You have clear thoughts on what innovation means in the organism world. Can you expand on that?
I would equate evolution to innovation, but it requires an entire supportive system that allows for that. In the built environment, in some ways, there are a lot of perverse system dynamics that preclude innovation. One, of course, is that these projects are almost always—especially in the commercial world—multimillion-dollar projects and one-offs. They are not something we can experiment with over and over again.
Then, there’s this insane phenomena of a multimillion-dollar project that’s expected to last for a century or more, but then we only advocate four weeks of design: “Hurry up and get your design done now for this project that will last 200 years!” We really want to see innovation, but the system around it—whether it be it the financing or the timetable, or where we’re willing to invest in opportunities—really precludes this.
As a result, much of the built environment is just regurgitating the old, because it’s risk-averse. The irony is massive changes are taking place in the world around us. The old system of buildings is far riskier than if we were to embrace innovative approaches...A building that can’t handle big changes, whether its storm or water scarcity or system management or energy dynamics, because they didn’t build in that kind of resiliency into the system—to me, that’s a really high-risk endeavor.
Does the increase in storms and natural disasters serve as a potential catalyst for this type of intervention in buildings?
I hope so, and the one place it will come from is insurers and reinsurers: “Hey, I’m not actually going to insure your building for disasters unless you start designing and anticipating this.” When you can’t get insurance on your multimillion dollar building, you start thinking differently. Climate dialogue is starting to take place in the conservative insurance industry. But how much risk they are going to take, we don’t know. Now, for reinsurers, well, if they don’t take the risk, it’s all on us. Then the rates are going to go ridiculously high. Everyone is just sitting in different camps, but someone has to bear the risk.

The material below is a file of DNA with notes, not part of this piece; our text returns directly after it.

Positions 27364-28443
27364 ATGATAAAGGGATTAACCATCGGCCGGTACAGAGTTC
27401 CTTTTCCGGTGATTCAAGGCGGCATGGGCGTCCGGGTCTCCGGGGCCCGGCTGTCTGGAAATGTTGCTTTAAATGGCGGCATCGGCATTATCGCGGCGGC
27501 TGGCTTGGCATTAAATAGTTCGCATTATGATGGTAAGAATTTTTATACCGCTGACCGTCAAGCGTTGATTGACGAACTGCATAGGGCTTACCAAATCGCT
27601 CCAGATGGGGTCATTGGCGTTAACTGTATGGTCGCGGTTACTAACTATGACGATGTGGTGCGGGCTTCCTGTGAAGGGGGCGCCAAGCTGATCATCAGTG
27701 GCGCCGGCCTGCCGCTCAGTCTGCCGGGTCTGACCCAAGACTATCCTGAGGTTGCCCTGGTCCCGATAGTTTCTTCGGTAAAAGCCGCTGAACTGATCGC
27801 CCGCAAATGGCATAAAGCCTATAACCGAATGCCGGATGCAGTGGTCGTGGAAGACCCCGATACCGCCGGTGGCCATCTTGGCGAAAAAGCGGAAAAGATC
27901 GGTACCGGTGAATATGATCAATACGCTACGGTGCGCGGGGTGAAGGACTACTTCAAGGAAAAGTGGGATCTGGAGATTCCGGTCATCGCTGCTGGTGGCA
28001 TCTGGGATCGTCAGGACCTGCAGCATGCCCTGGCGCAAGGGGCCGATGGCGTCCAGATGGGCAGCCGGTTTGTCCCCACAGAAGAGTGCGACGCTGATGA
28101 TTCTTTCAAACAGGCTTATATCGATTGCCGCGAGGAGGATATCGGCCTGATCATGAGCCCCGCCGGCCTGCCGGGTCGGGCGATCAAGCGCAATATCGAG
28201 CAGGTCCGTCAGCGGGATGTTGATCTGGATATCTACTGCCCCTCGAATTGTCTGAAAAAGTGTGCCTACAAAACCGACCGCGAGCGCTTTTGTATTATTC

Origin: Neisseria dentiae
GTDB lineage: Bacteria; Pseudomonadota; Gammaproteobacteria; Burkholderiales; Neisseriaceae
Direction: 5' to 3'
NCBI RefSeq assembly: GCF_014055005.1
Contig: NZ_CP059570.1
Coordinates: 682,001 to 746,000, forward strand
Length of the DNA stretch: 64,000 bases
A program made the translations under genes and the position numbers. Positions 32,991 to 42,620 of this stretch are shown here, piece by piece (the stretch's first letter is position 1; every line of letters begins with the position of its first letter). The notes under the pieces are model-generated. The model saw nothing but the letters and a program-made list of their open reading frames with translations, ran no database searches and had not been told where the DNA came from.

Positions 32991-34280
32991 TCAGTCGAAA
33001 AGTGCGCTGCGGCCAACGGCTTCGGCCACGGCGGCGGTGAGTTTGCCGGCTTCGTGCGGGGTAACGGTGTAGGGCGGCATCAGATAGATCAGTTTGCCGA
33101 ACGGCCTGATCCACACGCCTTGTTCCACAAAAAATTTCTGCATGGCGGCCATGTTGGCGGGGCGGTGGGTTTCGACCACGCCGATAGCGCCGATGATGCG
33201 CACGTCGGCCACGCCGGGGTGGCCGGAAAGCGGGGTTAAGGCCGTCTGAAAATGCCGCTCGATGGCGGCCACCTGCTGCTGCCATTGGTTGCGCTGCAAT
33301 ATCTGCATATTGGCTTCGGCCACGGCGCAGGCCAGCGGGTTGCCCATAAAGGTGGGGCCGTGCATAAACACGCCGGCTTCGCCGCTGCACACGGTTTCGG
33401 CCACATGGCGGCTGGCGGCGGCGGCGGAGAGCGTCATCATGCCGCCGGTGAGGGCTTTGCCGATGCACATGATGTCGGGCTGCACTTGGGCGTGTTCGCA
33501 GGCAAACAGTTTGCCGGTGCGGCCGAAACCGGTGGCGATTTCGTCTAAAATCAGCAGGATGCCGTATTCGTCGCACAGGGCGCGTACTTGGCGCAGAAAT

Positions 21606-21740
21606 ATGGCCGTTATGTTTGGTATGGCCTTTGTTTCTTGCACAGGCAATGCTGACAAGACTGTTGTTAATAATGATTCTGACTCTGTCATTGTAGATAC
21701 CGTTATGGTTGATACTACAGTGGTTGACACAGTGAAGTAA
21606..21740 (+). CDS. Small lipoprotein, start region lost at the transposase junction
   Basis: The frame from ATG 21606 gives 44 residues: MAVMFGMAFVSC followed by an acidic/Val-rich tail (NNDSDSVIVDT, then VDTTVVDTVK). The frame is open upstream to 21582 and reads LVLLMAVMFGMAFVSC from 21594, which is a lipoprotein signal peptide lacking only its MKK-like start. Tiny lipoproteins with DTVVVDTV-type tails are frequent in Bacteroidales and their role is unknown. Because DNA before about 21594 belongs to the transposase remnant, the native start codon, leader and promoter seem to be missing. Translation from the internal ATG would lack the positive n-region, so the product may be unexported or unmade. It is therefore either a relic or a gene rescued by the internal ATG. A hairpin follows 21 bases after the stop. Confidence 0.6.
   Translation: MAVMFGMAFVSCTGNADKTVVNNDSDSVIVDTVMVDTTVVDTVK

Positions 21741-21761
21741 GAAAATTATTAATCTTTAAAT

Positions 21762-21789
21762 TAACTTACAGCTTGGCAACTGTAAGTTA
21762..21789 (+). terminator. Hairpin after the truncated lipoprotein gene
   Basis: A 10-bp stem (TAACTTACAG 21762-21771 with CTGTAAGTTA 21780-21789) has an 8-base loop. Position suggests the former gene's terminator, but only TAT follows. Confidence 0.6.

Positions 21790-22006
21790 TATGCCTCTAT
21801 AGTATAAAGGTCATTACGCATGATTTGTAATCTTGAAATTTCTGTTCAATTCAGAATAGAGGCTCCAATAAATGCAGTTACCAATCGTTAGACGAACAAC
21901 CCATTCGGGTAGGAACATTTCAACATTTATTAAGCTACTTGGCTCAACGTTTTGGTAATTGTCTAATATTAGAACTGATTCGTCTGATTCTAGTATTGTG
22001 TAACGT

What keeps you up at night, other than the environment?
The environment. That’s everything. It’s the context in which everything matters. I’m so acutely aware that nothing is more important than the context of the planet. It’s remarkable to me how our world has emerged to give us this false sense that we are independent of the environment. We call it the environment, labeling it as if it’s something else that is not part of the human story. I have a Ph.D. in ecology. I know how tightly woven all of this is. That is what keeps me up at night. It influences the future well-being of my children, our families, our communities, our species on the planet. There isn’t anything else I can see in any bit of news that I don’t immediately tie to that larger environmental connection.
"All in" for the environment
USGBC knows that our human relationship with the environment around us is a critical priority. From fighting climate change by reducing carbon emissions to preserving the plants and protecting the animals in our ecosystems, we use rating systems like LEED to encourage a more responsible footprint for humans and resources like our Center for Resilience to promote buildings that mitigate the extreme weather events we now experience.
How can we make even more of a difference? Join us at Greenbuild Mexico to be part of the discussion.